What is Asana?

Asana means "seat".  It also means "state of being".  

Taken from the Hatha Yoga Pradipika, one of the foundational and classical texts for the advanced student.  This text is one of our staple readings in the Deva Daaru Yoga Teacher Training

Taken from the Hatha Yoga Pradipika, one of the foundational and classical texts for the advanced student.  This text is one of our staple readings in the Deva Daaru Yoga Teacher Training

When we do asana, or practice asana, we are invoking certain qualities which are inherent and effortless to that entity which holds that "seat" or "state of being" as its natural state.

Two examples:

Balasana = baby pose: This reminds us that we are interconnected and a "baby in mama's arms" at the end of the day.  This asana is humble, innocent, pure, and effortless.  It is close to the divine, and it is-- as we all are at our core -- unhidden, not striving, and reflective of truth at any given moment.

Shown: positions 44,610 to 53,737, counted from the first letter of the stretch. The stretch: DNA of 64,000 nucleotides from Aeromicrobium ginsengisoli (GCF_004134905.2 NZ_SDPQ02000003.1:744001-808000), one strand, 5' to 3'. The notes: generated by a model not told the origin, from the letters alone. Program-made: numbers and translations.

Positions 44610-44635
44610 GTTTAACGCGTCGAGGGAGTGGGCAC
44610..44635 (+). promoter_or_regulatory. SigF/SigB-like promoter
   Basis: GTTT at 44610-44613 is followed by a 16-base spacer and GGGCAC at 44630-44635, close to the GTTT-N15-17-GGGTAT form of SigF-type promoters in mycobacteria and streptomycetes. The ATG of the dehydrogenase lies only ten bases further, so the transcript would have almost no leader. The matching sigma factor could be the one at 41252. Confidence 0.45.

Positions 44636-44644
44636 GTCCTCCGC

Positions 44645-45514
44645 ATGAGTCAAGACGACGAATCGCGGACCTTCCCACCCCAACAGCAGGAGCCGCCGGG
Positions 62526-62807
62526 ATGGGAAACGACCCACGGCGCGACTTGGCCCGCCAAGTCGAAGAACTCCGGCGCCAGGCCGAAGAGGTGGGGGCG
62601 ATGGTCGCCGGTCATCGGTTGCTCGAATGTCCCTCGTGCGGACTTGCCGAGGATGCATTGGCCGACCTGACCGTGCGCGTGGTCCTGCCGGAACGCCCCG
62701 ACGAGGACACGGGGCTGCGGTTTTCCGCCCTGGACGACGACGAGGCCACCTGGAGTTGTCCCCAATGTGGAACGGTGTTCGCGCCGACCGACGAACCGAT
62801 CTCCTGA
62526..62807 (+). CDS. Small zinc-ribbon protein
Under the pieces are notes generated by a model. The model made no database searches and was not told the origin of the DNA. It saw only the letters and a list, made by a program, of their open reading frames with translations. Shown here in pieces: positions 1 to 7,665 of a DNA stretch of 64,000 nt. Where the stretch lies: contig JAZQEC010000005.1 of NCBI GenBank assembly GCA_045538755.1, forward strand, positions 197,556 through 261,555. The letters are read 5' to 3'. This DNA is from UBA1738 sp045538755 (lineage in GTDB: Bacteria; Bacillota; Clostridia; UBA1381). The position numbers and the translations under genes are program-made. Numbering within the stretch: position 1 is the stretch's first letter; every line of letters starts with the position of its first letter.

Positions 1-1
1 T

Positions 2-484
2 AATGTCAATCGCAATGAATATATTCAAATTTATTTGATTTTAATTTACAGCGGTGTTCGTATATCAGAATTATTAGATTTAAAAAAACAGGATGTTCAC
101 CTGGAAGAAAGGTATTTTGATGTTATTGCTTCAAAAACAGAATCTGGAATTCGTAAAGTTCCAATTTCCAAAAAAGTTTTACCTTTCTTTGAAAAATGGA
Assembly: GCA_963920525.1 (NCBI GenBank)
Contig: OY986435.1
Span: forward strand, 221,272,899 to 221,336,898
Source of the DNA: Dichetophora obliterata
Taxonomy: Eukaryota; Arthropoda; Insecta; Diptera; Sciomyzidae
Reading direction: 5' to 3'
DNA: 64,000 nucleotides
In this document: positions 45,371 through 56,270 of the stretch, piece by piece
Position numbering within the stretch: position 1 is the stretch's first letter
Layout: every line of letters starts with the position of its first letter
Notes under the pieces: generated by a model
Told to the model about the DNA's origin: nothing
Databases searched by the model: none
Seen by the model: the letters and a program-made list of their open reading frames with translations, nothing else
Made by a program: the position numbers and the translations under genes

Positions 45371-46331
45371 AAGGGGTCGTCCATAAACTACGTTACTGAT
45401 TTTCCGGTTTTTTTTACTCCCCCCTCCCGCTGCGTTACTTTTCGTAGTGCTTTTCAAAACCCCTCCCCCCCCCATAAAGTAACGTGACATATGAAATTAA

Tadasana = mountain pose:  This asana reminds us that patience lives within each of us.  Who could possibly be more tolerant than the mountain?  Tread upon, taken for granted, exfoliated (in the truest sense), and steadfast for a really, really long time... These qualities help us calm the nervous system, awaken tolerance, surrender, and stability, while at the same time being strong, foundational and grounded.

The yogis of ancient times found that holding specific positions opened particular channels for life and conscious awareness to flow.  The yogis also found that by strengthening, training, and directing one's discipline through asana practice, steadiness develops.  When a body is steady and conscious, less disease enters and more life force flowing through.. a.k.a. more prasad (blessed nourishment) is bound to be present.

The advanced yogi learns that it isn't what we do as much as the consciousness we bring to what we do.  When we are conscious, life goes smoothly.  And who doesn't want that?

Om.B

Britt B Steele

Britt B Steele, USA